Timing Events on the Commodore 64
Robert S. Owen, CET, Ph.D.
The Commodore-64 contains two "6526 Complex
Interface Adaptor" (CIA)chips. The purpose of these chips is to handle
most of the input and output operations (I/O) with devices ouside of the
machine. These two chips make interfacing of outside devices to the
computer very easy. Input devices (button switches, for example)
or output devices (lights, for example) may be plugged directly (well,
through a buffer) into a plug on the side of the machine and simply accessed
as a memory location.
These 6526 CIA chips have some other interestin
and useful built-in features which include their timers. Each has
a 24-hour time of day (TOD) clock with a programmable alarm. Also,
each 6526 CIA has two independent, linkable 16-bit interval timers.
This, then, bifes us a capability of two 24-hour clocks with alarms and
four independent 16-bit interval timers available in the Commodore 64.
Each TOD clock consists of a 24-hour clock
with tenth-second resolution. Each clock is organized into four registers
(memory locations): tenths of seconds, seconds, minutes, and hours.
An AM/PM flag is on the MSB of the hours register. Each register
reads out in BCD format. In addition to time keeping, each clock
is provided with a programmable alarm function for generating an interrupt
at a desired time. These clocks are referenced to he 60-Hz line frequency.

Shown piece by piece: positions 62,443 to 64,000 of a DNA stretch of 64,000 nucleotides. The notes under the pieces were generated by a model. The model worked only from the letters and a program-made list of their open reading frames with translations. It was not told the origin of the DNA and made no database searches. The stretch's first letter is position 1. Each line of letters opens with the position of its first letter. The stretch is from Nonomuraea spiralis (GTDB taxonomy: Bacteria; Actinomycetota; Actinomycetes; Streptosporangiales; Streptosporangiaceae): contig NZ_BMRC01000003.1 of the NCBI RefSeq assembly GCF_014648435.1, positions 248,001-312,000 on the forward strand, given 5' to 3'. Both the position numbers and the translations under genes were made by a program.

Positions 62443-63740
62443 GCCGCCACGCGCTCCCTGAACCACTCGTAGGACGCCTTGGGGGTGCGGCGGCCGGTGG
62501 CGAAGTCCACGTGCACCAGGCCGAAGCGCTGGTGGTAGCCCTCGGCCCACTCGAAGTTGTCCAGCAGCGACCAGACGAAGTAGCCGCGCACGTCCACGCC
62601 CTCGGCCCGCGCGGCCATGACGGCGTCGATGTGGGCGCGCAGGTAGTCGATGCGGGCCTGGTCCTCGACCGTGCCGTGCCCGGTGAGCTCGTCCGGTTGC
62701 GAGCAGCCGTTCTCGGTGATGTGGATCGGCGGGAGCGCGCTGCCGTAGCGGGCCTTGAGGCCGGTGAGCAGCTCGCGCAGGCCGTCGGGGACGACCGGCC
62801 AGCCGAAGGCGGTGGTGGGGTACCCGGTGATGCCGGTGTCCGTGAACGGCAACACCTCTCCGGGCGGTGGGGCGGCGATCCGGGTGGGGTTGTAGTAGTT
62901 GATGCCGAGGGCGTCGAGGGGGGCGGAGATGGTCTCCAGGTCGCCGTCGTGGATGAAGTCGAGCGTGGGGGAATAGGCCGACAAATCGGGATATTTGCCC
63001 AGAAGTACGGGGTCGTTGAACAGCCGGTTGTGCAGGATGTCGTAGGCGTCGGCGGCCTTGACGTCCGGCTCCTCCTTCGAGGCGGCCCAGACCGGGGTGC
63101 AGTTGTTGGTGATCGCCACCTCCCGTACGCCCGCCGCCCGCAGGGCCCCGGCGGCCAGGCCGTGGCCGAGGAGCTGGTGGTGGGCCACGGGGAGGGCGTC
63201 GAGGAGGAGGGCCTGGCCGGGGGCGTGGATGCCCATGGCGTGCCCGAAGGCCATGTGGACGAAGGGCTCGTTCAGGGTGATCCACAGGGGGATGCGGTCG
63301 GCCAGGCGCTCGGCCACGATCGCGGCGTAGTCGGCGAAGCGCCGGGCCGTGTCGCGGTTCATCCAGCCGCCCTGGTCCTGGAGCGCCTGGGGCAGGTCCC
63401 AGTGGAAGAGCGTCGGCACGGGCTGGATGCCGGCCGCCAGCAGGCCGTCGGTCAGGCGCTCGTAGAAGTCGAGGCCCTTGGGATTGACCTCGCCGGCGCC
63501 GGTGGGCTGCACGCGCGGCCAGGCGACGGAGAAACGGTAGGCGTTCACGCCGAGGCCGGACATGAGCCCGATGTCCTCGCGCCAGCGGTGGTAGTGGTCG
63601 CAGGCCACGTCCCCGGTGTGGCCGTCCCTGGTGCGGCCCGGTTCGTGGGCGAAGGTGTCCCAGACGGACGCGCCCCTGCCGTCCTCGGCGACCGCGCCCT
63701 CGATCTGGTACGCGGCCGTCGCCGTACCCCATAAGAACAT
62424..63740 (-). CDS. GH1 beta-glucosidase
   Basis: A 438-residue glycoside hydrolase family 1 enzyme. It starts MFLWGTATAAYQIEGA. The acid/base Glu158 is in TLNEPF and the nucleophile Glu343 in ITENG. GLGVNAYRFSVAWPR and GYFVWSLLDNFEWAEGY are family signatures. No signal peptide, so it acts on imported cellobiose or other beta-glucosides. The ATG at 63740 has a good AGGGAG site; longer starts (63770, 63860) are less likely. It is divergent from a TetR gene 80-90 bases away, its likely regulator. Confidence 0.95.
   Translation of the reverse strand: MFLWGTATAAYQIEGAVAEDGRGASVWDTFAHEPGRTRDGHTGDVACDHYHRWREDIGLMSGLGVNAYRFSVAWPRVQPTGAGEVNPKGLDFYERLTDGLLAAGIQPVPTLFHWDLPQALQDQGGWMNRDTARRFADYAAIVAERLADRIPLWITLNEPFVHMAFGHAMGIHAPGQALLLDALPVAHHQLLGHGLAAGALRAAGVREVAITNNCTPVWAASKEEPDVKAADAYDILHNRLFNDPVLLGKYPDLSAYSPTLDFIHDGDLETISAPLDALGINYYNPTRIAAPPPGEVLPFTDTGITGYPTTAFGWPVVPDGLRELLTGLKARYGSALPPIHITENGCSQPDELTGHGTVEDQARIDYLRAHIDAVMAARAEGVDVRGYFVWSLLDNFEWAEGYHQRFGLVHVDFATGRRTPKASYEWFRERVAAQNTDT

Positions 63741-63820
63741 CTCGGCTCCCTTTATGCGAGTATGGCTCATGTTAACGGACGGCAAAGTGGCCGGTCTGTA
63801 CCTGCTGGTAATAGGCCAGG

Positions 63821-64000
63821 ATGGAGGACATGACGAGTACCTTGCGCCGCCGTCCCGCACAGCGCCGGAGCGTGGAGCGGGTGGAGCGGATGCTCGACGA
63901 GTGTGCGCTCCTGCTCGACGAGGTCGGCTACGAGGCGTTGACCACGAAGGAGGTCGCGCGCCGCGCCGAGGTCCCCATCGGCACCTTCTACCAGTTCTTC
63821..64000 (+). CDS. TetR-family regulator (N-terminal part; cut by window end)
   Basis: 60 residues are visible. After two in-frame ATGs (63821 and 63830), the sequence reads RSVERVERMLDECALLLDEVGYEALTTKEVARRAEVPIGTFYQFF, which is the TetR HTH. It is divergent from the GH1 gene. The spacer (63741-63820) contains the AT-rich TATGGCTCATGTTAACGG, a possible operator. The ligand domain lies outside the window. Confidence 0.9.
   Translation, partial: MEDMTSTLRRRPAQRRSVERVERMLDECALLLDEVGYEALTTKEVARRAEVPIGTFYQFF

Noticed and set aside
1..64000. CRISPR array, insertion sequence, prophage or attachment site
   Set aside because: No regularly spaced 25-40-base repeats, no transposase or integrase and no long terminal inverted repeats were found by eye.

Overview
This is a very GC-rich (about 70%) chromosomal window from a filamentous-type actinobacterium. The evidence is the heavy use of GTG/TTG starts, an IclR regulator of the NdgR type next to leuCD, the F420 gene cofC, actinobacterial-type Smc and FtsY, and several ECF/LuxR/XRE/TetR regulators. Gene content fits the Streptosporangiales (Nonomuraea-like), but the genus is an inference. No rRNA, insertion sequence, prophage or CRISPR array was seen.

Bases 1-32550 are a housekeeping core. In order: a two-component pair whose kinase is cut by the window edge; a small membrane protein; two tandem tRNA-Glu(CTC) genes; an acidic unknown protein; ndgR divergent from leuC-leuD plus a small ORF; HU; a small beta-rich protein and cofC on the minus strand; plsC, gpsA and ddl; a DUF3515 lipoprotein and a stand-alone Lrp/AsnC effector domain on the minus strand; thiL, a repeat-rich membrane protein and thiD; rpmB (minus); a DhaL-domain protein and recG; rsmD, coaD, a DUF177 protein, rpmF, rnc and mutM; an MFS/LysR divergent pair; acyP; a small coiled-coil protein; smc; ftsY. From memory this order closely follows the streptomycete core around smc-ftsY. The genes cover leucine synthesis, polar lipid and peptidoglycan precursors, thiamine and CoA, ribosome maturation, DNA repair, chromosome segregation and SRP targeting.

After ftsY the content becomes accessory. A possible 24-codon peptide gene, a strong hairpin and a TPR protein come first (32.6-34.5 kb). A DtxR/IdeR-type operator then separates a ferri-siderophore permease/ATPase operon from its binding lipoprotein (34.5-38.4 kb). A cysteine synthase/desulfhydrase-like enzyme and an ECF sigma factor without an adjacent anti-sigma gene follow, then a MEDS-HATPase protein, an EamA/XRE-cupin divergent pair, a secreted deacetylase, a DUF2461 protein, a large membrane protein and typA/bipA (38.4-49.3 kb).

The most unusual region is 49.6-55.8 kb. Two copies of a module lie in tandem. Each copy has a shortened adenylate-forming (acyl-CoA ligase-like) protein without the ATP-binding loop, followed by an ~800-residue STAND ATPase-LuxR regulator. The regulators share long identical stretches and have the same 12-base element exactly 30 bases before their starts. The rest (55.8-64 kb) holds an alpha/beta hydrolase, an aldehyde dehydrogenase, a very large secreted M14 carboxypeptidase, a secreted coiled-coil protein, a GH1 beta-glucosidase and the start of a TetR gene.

Each 6526 CIA contains two 16-bit interval
timers: Timer A and Timer B. These timers can be used independently
or linked together (32 bits). These timers can be set in a variety
of modes to allow generation of time delays, variable frequency waveforms,
etc. They can be used to count external inputs or to measure frequency,
pulse width, or delay times of external signal inputs. These functions
are handled independently of the processor. These counters can be
programmed to accept an internal input or to count the internal machine
clock pulses. Using the inernal 1-MHz (nominal) crystal-controlled
clock, these timers can be used to time events or delays to about one microsecond
(.000001 second) resolution. (Programming routines may decrease this
(Crystal accuracy may vary by a few hundred
cycles or so (.05%). Use of a crystal oven and calibration against
a nown source (e.g., WWV) can bring accuracy and drift to within a few
parts per million.)
See my vita for
a listing of research publications with links to abstracts.